Mayor Chris Coleman has releases a six-point economic development plan for the City of Saint Paul. It was devised in conjunction with major St. Paul business organizations and states goals and responsibilities for improving commerce.
Acknowledging that St. Paul can do more to attract new businesses and keep the ones it has, the plan outlines common-sense ways for the city to:
- • Cut through some of the red tape.
- • Retain businesses and recruit new ones.
- • Revitalize downtown as well as neighborhoods
- • Ensure the schools are doing their part to build an educated and skilled workforce.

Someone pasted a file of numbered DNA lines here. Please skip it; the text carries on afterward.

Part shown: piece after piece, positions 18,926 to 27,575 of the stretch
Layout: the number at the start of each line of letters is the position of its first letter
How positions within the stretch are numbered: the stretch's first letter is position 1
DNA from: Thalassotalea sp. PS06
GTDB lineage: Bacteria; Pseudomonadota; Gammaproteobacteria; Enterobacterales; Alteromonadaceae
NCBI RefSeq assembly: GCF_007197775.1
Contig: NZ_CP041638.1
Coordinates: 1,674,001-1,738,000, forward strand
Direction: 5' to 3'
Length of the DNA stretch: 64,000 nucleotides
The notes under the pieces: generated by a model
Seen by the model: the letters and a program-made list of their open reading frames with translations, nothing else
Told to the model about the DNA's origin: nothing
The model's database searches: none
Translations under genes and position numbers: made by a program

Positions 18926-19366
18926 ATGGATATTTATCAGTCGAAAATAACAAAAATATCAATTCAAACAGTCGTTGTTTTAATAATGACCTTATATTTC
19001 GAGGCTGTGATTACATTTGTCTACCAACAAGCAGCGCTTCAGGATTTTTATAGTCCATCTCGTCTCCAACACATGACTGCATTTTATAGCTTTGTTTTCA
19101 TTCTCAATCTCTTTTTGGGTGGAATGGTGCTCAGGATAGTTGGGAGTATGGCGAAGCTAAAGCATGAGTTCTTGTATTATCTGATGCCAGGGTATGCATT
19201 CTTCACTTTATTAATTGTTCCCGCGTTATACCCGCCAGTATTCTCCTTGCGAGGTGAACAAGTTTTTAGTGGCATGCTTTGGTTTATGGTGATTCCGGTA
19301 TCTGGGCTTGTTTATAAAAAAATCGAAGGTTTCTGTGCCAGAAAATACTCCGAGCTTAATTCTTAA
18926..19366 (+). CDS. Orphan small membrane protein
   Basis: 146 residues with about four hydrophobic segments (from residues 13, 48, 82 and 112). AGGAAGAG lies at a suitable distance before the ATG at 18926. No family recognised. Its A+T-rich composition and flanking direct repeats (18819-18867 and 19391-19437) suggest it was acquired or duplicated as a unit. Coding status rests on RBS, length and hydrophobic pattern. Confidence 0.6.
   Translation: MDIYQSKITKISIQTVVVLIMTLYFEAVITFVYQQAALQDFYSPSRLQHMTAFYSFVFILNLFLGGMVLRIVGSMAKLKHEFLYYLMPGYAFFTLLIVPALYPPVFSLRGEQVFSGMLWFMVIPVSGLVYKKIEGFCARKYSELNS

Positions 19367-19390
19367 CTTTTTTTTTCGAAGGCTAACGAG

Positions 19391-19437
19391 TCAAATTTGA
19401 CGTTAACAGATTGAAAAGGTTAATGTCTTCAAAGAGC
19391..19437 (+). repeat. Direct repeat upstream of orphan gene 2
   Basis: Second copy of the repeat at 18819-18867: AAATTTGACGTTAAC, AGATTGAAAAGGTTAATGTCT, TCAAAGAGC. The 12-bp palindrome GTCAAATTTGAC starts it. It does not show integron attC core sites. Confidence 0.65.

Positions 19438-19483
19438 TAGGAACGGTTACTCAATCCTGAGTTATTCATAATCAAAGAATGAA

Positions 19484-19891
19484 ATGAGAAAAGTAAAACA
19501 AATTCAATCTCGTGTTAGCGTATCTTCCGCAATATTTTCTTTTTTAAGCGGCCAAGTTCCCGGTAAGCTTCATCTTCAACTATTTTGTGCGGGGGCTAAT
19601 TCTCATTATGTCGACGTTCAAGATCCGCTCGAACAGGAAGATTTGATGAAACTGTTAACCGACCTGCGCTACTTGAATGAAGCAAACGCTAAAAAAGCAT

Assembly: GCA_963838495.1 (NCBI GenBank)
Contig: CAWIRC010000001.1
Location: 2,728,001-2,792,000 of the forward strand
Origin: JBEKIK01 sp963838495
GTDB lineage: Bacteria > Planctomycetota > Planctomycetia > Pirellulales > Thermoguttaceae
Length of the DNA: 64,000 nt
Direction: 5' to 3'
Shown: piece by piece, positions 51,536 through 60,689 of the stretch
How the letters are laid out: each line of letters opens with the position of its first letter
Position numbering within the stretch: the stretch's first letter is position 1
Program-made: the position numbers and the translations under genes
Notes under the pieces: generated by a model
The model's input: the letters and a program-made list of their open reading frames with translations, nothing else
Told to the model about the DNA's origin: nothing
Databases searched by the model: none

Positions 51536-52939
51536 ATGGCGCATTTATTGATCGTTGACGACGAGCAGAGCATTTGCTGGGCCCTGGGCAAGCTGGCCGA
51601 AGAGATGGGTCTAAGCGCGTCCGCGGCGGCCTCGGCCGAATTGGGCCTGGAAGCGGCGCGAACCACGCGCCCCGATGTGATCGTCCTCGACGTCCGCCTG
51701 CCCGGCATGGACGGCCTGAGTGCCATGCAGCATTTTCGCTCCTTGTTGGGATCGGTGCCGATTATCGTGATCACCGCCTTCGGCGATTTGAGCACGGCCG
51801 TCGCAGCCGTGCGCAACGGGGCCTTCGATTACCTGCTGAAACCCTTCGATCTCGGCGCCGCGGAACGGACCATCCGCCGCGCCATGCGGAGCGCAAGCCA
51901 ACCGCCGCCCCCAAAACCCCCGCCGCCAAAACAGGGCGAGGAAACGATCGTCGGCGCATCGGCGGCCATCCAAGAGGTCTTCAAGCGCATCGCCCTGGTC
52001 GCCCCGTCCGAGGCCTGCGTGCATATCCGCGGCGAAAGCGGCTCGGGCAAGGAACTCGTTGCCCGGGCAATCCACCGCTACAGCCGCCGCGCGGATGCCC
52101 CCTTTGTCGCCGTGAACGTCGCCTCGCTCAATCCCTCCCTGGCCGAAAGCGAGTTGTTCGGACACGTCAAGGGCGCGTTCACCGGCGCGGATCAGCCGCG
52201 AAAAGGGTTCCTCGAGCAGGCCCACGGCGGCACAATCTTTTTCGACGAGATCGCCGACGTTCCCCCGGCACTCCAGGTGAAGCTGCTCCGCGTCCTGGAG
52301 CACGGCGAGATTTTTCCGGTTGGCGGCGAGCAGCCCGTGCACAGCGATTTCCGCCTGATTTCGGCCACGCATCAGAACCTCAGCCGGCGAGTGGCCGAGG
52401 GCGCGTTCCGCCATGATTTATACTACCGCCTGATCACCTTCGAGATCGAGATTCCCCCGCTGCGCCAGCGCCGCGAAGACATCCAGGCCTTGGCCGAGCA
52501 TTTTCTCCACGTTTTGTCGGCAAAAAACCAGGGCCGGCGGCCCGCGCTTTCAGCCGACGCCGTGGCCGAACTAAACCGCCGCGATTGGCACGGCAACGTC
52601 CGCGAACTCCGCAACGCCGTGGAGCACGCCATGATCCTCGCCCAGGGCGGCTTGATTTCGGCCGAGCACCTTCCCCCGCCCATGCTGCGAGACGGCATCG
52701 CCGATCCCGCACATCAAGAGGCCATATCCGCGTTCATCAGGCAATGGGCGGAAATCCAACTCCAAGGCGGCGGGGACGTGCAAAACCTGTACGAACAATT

If St. Paul is going to become a better place to do business, it's going to take teamwork. But it's not the city that creates jobs and wealth, according to the plan it is the businesses and nonprofit organizations.
In the past, the city has offered tax incentives to companies such as Lawson and Gander Mountain. It also made a forgivable loan to the downtown Macy's -- as long as it doesn't leave before 2012. But St. Paul, like other cities across the United States, isn't flush with cash these days. Tough economic times have slowed investment and put pressure on many existing businesses.
It has taken about two years and many meetings with members of the Capital City Partnership, St. Paul Area Chamber of Commerce, St. Paul Port Authority and St. Paul Riverfront Corporation to come up with the goals.
With St. Paul in the national spotlight of the Republican National Convention in September, it's no wonder city leaders are unveiling this now. They want to sell St. Paul's livability.